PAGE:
Dover native Lauren Cabrera moved to Guam three years ago. A lifelong animal lover and defender, Cabrera was startled by the stray dog situation she discovered there.

“There are an estimated 60,000 stray dogs on Guam, with a human population of only 160,000,” she said.

Cabrera explained that the strays are the descendants of World War II combat canines called “boonie dogs,” which means jungle dog, and she wanted to do something to help them.

Boonie Flight Project is Cabrera’s new organization designed to make a dent in the stray dog population on Guam. Quotes for transporting the dogs to the U.S., along with the required 48-hours quarantine, were initially a roadblock, but through diligence, Cabrera has found ways to reduce costs.

“So far, we have found homes for our dogs as far away as Alaska, Seattle, Texas, Indiana, Vermont, Washington D.C., New York, and New Hampshire,” she said.

Hundreds of U.S. military combat dogs came to the islands, such as Guam and Saipan, during the Pacific Island campaigns of World War II. These canines were brought to sniff out enemy soldiers, bombs, and land mines.

When the war ended, many of these working dogs were left behind. Now, thousands of their descendants are in Guam and without homes.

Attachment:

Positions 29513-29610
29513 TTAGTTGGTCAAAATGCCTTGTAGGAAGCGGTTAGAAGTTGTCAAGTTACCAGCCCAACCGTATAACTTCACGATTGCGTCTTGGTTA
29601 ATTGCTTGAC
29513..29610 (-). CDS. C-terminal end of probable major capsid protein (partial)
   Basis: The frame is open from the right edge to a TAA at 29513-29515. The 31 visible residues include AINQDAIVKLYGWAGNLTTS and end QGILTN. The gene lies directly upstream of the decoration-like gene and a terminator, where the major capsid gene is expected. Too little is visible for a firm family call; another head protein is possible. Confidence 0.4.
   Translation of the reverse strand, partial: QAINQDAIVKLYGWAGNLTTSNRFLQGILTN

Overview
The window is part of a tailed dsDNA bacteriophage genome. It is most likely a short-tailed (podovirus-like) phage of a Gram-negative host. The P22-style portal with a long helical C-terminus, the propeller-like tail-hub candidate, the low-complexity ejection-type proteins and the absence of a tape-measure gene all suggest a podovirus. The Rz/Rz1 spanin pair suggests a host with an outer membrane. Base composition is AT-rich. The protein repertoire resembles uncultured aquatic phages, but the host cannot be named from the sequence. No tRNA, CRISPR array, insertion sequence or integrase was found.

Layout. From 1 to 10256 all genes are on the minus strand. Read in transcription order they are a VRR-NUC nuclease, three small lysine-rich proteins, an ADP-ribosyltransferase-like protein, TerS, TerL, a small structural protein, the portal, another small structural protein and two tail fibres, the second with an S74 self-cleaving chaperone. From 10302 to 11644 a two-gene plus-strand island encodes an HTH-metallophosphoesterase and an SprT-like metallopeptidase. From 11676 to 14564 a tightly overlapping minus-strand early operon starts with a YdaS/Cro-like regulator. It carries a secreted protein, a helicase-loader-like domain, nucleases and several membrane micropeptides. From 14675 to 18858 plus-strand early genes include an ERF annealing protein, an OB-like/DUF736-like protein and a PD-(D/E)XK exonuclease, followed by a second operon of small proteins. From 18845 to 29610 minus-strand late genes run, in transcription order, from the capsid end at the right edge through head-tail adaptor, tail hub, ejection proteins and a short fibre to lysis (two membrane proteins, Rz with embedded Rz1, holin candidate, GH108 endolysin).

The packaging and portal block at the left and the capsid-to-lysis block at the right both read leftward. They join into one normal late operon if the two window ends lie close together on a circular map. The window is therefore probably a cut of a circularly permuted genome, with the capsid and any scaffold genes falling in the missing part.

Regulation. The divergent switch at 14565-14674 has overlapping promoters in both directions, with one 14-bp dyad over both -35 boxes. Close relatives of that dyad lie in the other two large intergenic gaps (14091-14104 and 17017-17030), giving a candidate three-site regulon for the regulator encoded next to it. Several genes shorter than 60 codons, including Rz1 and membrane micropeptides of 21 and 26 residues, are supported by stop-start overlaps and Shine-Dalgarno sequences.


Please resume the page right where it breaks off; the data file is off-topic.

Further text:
Cabrera credits the island’s stray dog saturation to a combination of cultural issues.

The cost to spay/neuter is exorbitant on Guam, which results in thousands of new litters each year.

“There is little incentive to build rescue centers, since anyone who wants a dog can literally walk down the street and get one for free," Cabrera said. "Many of these dogs are what we call 'casually owned,' and they come and go as they please.”

A natural problem solver, Cabrera learned that her home state of New Hampshire was experiencing a dog shortage due to high demands caused by the pandemic.

“With families working and learning from home, adoption rates were unusually high. I thought maybe I can make a difference, maybe I can get these boonie dogs to New Hampshire,” she said.

Lauren Cabrera

In fact, Dover’s Pope Memorial Humane Society is joining forces with Boonie Flight Project to bring three adoptable puppies to New Hampshire on April 15. Cabrera said those who would prefer an adult dog will be delighted as well.

“There are hundreds of well-behaved, house-trained adult dogs looking for a good home, Cabrera said. "We can make that happen.”

If you are interested in adopting a boonie dog from Guam, email Lauren Cabrera at boonieflightproject@gmail.com. You can also find information on her Instagram page here or her website here.

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